Power Factor Correction – PFC
Stop paying for the Froth!
It may seem odd to have a pint of beer to explain PFC, but it is the most common way of illustrating what Power Factor is.
- Reduce Your KVA Demand Network Charges
- Increase Supply Capacity Without Costly Upgrades
- Quick And Easy Installation By An Approved Electrician
- Accelerated ROI
If you are on a KVA demand tariff and have a poor Power Factor, you are literally throwing money down the drain. You are essentially paying for a full beer that is half full with useless froth – Reactive Power.
Power factor is a measure of how effective incoming power is being used by your electrical equipment, and is expressed as a numerical value between zero and one. The higher the power factor, the more effective the electrical equipment is being used e.g. a power factor of 0.8 means that 80 per cent of power supplied to the equipment is being used effectively, and 20 per cent is being wasted. This wastage is an unnecessary cost. Ideally your power factor should be as close to one as possible to ensure your site is using energy efficiently.
Many networks have already moved from KW demand to KVA demand tariffs.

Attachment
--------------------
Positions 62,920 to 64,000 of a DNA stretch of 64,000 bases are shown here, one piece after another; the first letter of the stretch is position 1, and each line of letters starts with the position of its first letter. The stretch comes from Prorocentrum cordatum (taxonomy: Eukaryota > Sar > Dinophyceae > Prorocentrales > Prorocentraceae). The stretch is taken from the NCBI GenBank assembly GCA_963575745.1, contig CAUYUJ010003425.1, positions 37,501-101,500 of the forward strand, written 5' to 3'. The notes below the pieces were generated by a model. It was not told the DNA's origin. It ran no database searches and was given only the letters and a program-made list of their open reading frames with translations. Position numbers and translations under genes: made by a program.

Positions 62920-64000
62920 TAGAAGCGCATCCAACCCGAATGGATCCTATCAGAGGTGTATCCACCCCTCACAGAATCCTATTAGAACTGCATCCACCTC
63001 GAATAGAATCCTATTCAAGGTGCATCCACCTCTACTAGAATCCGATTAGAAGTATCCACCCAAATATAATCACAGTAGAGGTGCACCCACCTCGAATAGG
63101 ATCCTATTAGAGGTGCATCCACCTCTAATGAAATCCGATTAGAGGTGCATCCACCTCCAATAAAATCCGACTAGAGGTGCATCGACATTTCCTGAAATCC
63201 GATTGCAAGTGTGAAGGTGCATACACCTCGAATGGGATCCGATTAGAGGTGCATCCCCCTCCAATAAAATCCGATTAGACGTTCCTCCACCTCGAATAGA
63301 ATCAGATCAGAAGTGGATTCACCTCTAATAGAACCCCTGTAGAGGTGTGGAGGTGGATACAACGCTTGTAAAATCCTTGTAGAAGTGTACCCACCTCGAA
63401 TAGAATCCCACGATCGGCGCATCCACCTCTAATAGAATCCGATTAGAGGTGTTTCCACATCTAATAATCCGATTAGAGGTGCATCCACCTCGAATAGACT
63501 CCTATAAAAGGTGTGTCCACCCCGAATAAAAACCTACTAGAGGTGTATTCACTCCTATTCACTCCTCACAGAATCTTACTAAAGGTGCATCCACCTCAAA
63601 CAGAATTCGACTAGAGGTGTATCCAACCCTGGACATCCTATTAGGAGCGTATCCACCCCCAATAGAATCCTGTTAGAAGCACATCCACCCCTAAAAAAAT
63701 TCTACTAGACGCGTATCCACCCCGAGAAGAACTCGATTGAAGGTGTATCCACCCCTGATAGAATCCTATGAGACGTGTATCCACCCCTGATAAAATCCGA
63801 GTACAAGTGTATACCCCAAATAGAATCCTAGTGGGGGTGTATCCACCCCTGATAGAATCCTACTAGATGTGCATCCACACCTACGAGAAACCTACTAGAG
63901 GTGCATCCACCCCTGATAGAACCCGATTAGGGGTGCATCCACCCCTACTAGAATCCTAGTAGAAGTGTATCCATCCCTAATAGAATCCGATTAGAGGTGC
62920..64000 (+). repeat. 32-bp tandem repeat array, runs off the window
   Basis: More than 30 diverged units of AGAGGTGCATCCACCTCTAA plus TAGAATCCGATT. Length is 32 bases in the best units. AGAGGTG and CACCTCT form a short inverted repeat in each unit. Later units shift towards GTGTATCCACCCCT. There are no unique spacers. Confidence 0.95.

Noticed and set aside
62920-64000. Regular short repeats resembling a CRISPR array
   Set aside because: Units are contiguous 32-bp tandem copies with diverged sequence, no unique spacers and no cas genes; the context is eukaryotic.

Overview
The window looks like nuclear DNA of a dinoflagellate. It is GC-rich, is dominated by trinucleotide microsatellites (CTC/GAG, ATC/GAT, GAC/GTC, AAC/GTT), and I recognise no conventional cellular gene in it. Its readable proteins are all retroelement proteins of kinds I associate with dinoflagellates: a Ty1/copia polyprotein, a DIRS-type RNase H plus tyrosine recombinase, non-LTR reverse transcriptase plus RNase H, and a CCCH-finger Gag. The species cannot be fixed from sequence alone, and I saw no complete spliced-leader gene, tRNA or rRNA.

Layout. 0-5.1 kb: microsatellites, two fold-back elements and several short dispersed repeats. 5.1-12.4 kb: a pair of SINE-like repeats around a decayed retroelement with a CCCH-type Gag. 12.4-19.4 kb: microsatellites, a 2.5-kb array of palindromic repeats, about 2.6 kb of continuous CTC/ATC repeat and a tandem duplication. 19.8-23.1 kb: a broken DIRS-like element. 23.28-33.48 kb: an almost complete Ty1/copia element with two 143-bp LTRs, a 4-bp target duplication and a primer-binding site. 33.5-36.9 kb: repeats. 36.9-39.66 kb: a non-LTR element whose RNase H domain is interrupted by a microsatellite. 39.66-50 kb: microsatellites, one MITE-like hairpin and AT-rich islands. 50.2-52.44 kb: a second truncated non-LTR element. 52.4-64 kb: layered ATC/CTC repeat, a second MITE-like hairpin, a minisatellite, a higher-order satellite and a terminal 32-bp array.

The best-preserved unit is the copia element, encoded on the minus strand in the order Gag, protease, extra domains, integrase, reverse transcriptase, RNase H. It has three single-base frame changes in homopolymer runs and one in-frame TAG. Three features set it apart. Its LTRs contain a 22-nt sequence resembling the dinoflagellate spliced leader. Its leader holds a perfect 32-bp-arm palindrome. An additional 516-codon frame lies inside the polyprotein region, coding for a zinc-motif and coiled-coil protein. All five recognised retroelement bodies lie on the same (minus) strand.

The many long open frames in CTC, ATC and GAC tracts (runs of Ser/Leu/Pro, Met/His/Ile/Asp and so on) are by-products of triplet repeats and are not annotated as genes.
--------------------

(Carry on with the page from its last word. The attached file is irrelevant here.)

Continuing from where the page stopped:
Recently in Queensland Energex has completed this transition. In Victoria it is anticipated customers in the Citipower and Powercor Network areas will move to KVA based tariffs in July 2016, followed by Jemena in January 2017.
An example would be if a customer was currently on a KW tariff and their current demand was 450 KW. If they had the perfect Power Factor of 1, their KVA demand would be 450 KVA. However if their Power Factor was say 0.83, their KVA demand would be 540 KVA. If the demand charges for the year for each KVA was $220, the cost to this business by not correcting their Power Factor would be around $19,800 Per Annum.
There is an additional benefit if you have poor Power Factor and require increased capacity at your site, by correcting the Power Factor, you will automatically potentially gain the increased capacity you require instead of spending large amounts of money on electricity supply upgrades.